RALEIGH, N.C. -- There was a time when Justin Peters was a high-energy battler in the Carolina net.
In three previous seasons, Peters has been an on-and-off presence in the Hurricanes crease. For the first two, his physical energy was on display for everyone to see as he reached and lunged for pucks, sometimes having success, sometimes not.
On Tuesday night, in his first NHL game of the season, the 26-year-old brought a level of patience his starting assignment, looking spectacular at times as the Hurricanes beat the Buffalo Sabres 4-3 at PNC Arena.
So who gets the credit for that methodical demeanor that translated to 37 saves? Peters gave it to Hurricanes starter Cam Ward.
"You watch Cam Ward play, and he's so calm and cool back there," Peters said after making his 29th NHL appearance. "I try to learn from guys like him, watching on TV. His demeanor back there really feeds a lot to the bench. Being a calm goalie back there is something I try to model myself after."
Peters will get an extended opportunity with the Hurricanes after Ward was diagnosed with a sprained MCL and will miss six to eight weeks. Peters will share the duties with Dan Ellis.
After a rocky season as Ward's backup in 2010-11, Peters spent most of the 2011-12 season with Charlotte Checkers of the American Hockey League. But his seven NHL appearances that season revealed a different player, one with enough poise to register a .931 save percentage.
"He's a competitor," coach Kirk Muller said. "You take good and bad [because] you're learning all the time. He's been wanting to be here and he showed that he's prepared himself. He's matured and he was ready for a big game and had a really strong effort tonight."
For the most of the first period, Peters managed to relax and settle in, as the Hurricanes took an early 1-0 lead on Jiri Tlusty's goal.
But after a Joe Corvo slap shot extended the Carolina lead to 2-0 in the second, the Sabres came to life. Peters responded by making increasingly difficult saves as the period continued. After stopping Tyler Ennis on a short breakaway, he shut down Jason Pominville on the backhand. When he gloved TJ Brennan's rising blast to the far post, Brennan threw his head back in frustration.
Peters saved his best for the final moments of the second period. In a goalmouth scramble, the puck squirted free to Thomas Vanek with an open net at the left post. Peters came across the crease and batted Vanek's bid away with the barrel of his goal stick.
"I was trying to cover the puck to my left, and I kind of gave a rebound out," Peters said. "Honestly, it was just desperation. I haven't seen it, but I guess I got it with my paddle."
The teams played a more wide-open third period. Buffalo forward Cody Hodgson cut the lead in half, only to have Carolina's Jussi Jokinen take a feed from Eric Staal to extend the lead to 3-1. Brennan closed the gap again, converting a long rebound off the glass. But Alex Semin then buried a pass from Staal, who earned his third assist of the night. Cody Hodgson made it 4-3 with 35 seconds remaining.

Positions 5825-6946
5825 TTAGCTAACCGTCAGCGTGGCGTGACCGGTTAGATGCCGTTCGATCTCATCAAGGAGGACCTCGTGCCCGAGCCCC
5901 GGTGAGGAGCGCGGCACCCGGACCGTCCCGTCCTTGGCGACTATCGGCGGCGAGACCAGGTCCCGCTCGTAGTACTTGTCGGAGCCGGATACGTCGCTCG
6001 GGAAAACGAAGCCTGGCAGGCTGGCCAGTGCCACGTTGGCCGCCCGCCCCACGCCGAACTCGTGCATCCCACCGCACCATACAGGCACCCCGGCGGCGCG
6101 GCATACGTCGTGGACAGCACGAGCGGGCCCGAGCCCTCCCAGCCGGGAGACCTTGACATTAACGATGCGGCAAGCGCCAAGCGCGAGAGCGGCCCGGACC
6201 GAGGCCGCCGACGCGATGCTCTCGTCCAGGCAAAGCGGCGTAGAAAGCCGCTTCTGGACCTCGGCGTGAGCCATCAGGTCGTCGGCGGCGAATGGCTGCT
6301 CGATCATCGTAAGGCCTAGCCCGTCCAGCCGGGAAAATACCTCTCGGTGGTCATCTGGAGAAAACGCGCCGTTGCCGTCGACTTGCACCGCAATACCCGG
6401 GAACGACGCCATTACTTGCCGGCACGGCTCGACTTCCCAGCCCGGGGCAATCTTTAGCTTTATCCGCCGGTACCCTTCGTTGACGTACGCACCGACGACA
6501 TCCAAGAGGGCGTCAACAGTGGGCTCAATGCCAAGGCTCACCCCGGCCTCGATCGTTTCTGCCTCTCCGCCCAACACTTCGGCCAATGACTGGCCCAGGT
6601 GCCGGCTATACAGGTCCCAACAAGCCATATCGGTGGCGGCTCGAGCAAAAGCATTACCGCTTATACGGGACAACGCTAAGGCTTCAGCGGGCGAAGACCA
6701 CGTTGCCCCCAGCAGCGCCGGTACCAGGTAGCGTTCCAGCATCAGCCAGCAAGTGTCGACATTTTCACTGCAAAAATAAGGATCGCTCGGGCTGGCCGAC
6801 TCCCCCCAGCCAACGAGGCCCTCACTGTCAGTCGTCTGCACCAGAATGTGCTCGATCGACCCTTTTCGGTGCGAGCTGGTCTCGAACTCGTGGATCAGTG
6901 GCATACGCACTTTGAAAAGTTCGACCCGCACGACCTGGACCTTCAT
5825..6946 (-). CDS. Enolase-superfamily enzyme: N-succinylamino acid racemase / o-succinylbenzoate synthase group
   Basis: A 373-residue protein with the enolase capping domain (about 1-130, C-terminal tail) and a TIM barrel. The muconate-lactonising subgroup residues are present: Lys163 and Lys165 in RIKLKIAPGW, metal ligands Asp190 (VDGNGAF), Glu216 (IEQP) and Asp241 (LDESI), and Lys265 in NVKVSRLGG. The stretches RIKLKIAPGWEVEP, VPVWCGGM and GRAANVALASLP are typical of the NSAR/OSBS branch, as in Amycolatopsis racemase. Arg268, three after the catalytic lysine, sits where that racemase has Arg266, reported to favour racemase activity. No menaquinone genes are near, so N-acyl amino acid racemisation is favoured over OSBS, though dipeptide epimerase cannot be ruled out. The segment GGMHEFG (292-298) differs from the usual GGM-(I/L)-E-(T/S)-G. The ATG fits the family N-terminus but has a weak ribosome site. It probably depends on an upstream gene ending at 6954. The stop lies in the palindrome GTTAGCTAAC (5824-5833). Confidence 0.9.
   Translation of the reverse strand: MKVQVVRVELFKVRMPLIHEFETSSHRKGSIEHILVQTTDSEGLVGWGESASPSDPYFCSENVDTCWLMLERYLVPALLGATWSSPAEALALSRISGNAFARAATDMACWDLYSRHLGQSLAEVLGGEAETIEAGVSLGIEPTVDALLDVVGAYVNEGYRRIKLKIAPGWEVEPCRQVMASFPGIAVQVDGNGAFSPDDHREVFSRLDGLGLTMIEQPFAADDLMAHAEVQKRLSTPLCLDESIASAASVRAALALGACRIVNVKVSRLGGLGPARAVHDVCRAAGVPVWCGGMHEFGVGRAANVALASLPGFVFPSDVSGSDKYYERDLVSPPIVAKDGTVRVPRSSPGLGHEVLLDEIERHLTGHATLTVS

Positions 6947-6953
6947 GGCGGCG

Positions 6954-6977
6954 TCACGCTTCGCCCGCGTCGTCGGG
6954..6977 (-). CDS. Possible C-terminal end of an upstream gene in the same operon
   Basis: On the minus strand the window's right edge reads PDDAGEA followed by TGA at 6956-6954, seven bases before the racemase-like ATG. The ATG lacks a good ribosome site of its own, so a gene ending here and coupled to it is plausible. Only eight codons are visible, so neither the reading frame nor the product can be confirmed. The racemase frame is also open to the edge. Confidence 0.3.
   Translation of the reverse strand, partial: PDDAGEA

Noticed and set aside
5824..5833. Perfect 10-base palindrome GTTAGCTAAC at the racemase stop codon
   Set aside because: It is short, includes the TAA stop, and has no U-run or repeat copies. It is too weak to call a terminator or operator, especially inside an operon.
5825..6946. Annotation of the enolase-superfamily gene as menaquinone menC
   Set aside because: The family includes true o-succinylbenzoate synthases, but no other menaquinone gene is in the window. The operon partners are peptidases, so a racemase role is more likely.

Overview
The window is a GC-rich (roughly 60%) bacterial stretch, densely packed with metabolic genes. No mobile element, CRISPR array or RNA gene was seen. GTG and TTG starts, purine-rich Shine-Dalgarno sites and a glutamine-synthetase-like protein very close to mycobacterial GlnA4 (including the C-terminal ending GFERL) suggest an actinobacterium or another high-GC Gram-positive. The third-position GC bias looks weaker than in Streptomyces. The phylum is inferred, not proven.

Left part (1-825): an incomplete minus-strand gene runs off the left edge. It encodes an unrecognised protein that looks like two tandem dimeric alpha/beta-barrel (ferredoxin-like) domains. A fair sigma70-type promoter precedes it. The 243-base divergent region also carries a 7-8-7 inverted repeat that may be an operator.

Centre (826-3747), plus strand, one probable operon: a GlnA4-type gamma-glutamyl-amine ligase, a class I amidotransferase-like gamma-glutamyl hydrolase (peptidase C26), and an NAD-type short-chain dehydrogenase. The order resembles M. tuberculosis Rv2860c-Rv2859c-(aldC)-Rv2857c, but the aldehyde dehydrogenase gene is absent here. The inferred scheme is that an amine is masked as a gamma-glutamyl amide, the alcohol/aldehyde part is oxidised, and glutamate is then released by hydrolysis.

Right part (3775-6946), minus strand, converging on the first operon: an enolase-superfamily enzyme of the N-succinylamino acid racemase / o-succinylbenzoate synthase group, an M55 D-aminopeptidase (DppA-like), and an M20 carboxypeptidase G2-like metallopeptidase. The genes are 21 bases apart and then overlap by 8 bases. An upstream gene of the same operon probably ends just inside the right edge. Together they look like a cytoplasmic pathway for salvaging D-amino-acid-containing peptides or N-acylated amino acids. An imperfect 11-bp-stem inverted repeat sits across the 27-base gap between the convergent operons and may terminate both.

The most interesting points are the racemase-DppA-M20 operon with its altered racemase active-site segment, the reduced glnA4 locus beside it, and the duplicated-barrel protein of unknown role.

"I thought our first two periods were good, and then we just go in a trap of letting our guard down," Muller said.
The late comeback was little consolation for the Sabres, who had earned seven points in their past four games.
“It comes back to playing a full 60 minutes,” Buffalo defenseman Tyler Myers said. “It is what has gotten us in trouble the last three years. We have to find a way to start a game and finish it. We can’t start playing when it’s too late."
Staal continues to enjoy a career scoring pace. With 12 goals and 28 points in 22 games he is entrenched among the league's top 10.
"Eric's made a huge commitment to playing the game the right way without the puck," Muller said. "I think he has a lot of pride in that. He's gone from a bit of an offensive guy to a two-way centerman. It's been a big part of our group having success."
It will take more than a stellar effort from Staal for the Hurricanes to reach the playoffs for the first time in four years. Players like Peters, now an integral part of the lineup, will have to play their roles successfully as well.
Staal believes he can.
"He played a lot of good games for us toward the end of last year," the Hurricanes captain said. "Obviously the situation was a little bit different, coming straight up from Charlotte and into the mix, but I'm happy he could come out and play the way he did because he assured us the win tonight when we needed him."
For his part, Peters showed the demeanor a player who had been here before, holding his team in the game when the action heated up. He's still getting his feet wet as an NHL player, despite being seven seasons into his professional career -- one that has provided more good than bad.
"It's definitely flown by," said Peters. "There have been a lot of growing pains along the way. Every day is just awesome being here in the NHL. Every day I've had in Charlotte and Albany, I've enjoyed the opportunity to play professional hockey."